|December 02, 2005|
Biotech firm tackles carcinogens
|Company hopes to cash in on process that targets ethyl carbamate in wine|
Friday, December 02, 2005
CREDIT: Mark Van Manen, Vancouver Sun
Geoff Lee of First Venture Technologies with a special new proprietary brandy yeast, which it claims reduces the ethyl carcinogens in wine.
Fledgling Vancouver biotech company First Venture Technologies Corp. has licensed exclusive rights to University of B.C.-developed technology that can drastically reduce suspected carcinogens in wine and spirits.
First Venture has posted losses of more than $1 million in the past two years and its TSX Venture Exchange share price has so far failed to break the one-dollar mark, ranging in the 35- to 83-cent range during that time.
But the company hopes to start cashing in next year on the process, which targets ethyl carbamate, also known as urethane, recognized as a probable carcinogen that occurs naturally in wine and other fermented food and beverage products.
The company has announced that researchers at the University of B.C. Wine Research Centre have concluded that white wine produced by First Venture's proprietary brandy yeast had 83 per cent less ethyl carbamate than wine produced from unmodified yeast.
First Venture chief financial officer Geoff Lee said the company now has two yeast strains that are highly effective in reducing carcinogen levels in alcoholic beverages, as previous testing at the wine research centre showed its red wine yeast cut those levels by 89 per cent.
The company is developing the technology in partnership with the wine research centre.
Lee said the company is currently assessing the demand for its new yeast strains and hopes to begin selling it to wineries and distilleries in 2006. First Venture estimates the yeast will add about two cents to the cost of producing one litre of table wine.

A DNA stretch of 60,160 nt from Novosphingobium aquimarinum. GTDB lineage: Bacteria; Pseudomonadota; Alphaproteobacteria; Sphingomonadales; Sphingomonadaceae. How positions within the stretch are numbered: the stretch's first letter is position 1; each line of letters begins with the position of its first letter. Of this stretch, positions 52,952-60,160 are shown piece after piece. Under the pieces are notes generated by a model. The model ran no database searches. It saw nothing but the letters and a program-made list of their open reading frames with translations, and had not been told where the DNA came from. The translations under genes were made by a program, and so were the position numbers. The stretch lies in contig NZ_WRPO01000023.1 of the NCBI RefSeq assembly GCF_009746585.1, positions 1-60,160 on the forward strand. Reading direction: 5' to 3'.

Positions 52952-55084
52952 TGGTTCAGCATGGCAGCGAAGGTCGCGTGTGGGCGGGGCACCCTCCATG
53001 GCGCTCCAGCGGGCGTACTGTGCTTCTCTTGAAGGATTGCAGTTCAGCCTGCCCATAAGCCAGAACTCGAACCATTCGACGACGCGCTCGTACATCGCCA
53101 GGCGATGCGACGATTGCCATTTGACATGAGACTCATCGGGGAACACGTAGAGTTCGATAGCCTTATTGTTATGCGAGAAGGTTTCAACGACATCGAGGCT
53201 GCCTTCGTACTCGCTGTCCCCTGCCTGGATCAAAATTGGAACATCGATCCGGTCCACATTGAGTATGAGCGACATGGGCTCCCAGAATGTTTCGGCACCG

"It's really about choice," Lee said in an interview. "Do you want to choose to make or consume a product that gives you a much higher risk of carcinogen exposure or not? At what cost is that valuable?"
North American regulators have established different levels of acceptance for the amount of ethyl carbamate allowed in different beverages. In Canada, the legal limit for table wine is 30 micrograms per litre while higher levels are permitted for distilled and fortified spirits.
Hennie van Vuuren, founding director of the UBC Wine Research Centre, has spent seven years working on the carcinogen-reducing yeast technology and hopes to achieve 100-per-cent reduction in the future.
"But this [current reduction] is already very significant and brings levels down almost to where you cannot even detect it using sophisticated mass spectrometers," he said in an interview.
Van Vuuren said some red wines could contain as much as 80 micrograms of ethyl carbamate per litre, but those wines cannot be sold in Canada.
BC Wine Institute spokesman Jeff McDonald said the ethyl carbamate issue has been on the industry's radar for a long time and noted Canada was the first country to ban the sale of wine containing more than 30 micrograms of the substance per litre.
"Apparently this company [First Ventures] has found at least a partial solution so that sounds good to us," he said. "We're very concerned about any kind of safety issue around our wine products."
But McDonald feels consumers are not overly concerned about the issue right now.
"We don't get a sense that they're really worried," he said. "The impetus for change isn't coming from consumers.
"It's coming from the industry itself."
TO YOUR HEALTH:
A process developed at UBC's Wine Research Centre cuts the level of a probable carcinogen in wine and spirits.
· 83% Reduction of ethyl carbamate in white wine
· 89% Reduction of ethyl carbamate in red wine
· 30 micrograms per litre. Legal limit for ethyl carbamate in table wine in Canada
· 80 micrograms. Amount per litre of ethyl carbamate than can be found in some red wines
· 2 cents per litre. Estimate of what the process would add to the cost of wine making*
*estimate by First Venture
Source: University of B.C. Wine Research Centre
Ran with fact box "To Your Health", which has been appended to the end of the story.
(c) The Vancouver Sun 2005
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